• Lulu has several other avenues of sale than just their website; you can sell it on Amazon, for example. Your profit may get eaten up by the $10 "Retailer Fee", so you might want to start hoping for some serious volume.
  • The first proof of a product is FREE. You have to pay for shipping, but that's significantly cheaper for something that could effectively be a shot in the dark.

And, above all that, I have to say one thing: the hardcopy proof I received from Lulu is stunning compared to the Drive Thru RPG one. Print quality and materials are superior by far, it's not as over-the-top glossy as the Drive Thru RPG prints (which are pictured above) and it just feels like a quality product. By comparison, it makes the Drive Thru RPG softcover feel like newspaper stock.

Lulu's very blunt about their prices, but they do not appear to take a percentage beyond the cost of printing the product. So if your product costs $15 to print and you sell it for $20, you keep the $5 difference in full. Despite that, since Lulu's prices are higher you're not making as much money, but with the possibility of selling it across multiple major venues that may balance out due to volume (one can only hope).

Conclusion

So while I wait for my final proofs from Drive Thru RPG, I have listed "The Endless Winter" on Lulu. I'll be honest: that's not the price I want to sell it at, but as it is I'm not making a whole lot of profit and if I price it any lower I'm losing money. Once the Drive Thru RPG proofs clear, I'll list it there significantly cheaper but arguably inferior in quality.

Is the quality worth the significant price difference? Some would argue yes, others not. Personally, if I saw both products side by side I'd be somewhat hard pressed to pay almost double for the Lulu one, but I guess it matters on what you're buying. If this was meant to be a coffee table book or something that would serve in part as decoration then yes, the Lulu book is much prettier. If it's just to run the campaign, heck, I can do with printing the PDF personally.

So buy it at Drive Thru RPG if you:

  • Want to save a few bucks.
  • Just want a print copy, knowing full well that it's not as high quality of a print copy as it can be.
  • Are feeling charitable and want to help me out by buying at a place that gives me  better revenue margin.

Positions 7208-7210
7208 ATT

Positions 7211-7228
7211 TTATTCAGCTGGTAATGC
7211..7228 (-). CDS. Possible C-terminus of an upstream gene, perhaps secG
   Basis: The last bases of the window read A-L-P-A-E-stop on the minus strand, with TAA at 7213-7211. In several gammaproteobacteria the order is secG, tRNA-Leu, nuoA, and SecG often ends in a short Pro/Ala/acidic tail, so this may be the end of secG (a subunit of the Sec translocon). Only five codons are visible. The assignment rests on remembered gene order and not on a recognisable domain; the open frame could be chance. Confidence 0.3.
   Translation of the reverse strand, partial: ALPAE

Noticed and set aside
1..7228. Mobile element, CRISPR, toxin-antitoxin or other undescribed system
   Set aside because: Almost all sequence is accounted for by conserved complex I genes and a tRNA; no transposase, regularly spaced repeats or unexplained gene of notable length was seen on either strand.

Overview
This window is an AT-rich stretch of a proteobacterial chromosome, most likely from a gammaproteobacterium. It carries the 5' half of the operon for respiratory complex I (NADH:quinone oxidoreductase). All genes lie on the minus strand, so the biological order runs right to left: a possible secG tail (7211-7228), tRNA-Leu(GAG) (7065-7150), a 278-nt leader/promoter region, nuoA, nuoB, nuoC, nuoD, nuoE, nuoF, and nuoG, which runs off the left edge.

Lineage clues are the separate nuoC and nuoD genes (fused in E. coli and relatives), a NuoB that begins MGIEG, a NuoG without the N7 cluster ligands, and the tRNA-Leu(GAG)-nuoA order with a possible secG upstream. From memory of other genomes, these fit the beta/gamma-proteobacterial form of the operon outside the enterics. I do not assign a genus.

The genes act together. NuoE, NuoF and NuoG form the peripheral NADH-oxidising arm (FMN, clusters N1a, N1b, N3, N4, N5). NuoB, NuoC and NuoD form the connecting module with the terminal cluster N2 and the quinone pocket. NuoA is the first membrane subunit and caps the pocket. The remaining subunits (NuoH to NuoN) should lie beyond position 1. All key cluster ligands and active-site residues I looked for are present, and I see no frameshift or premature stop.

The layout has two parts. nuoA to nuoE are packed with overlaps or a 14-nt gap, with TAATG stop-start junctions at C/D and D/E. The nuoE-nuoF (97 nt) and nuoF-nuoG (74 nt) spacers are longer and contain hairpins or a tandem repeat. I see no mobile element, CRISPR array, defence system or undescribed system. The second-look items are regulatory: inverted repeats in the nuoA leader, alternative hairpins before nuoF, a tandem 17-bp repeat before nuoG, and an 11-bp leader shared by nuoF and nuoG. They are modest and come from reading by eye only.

• Have store credit that you want to burn.

Buy it at Lulu, Amazon or wherever else if you:

  • Want a high quality, really nice looking product.
  • Want to help put me at the top of Amazon's bestseller list.

On a semi-related note, I am in the process of creating my own online store where I can sell all my products and not have to worry about someone taking part of my margin. This will allow me to do things like buy hardcopies in bulk (Drive Thru RPG gives a 5+% discount if you buy 50 or more of your own product) and make more. Stay tuned for that!

Future Projects

I have a few other things in the works, including another module that is somewhat inspired by Fourthcore. Once I have something to show for that, I'll post it. One teaser: an exploding island is involved... Should be fun.

I also have some more Gamma World Remnants to post, such as the reactor room from Where Worlds Collide. That will be posted in the next week or two.

In the meantime, you can watch the orc horde trounce anyone that opposes us in the Fourthcore Team Deathmatch, Round One!!!

Comments (2) Trackbacks (1)
  1. I cannot agree more, the feeling of holding a printed copy of your work is incomparable. Even now, with 6 printed books (technically 12) under my belt, the feeling is still the same for each and every one.

    I looked at Lulu at first and the price scared me off. My printed adventures are designed to be cut up (the maps) so having a higher quality printing is not needed. But I might look at putting the campaign books on Lulu for a higher end product (like a “deluxe” version) in addition to the DriveThruRPG versions. Now, when my novel is ready for publication, Lulu might be the better answer for exposure. Thanks for posting this, I know it will help other publishers who are wanting to make this jump!

  2. Really useful and timely information, thank you!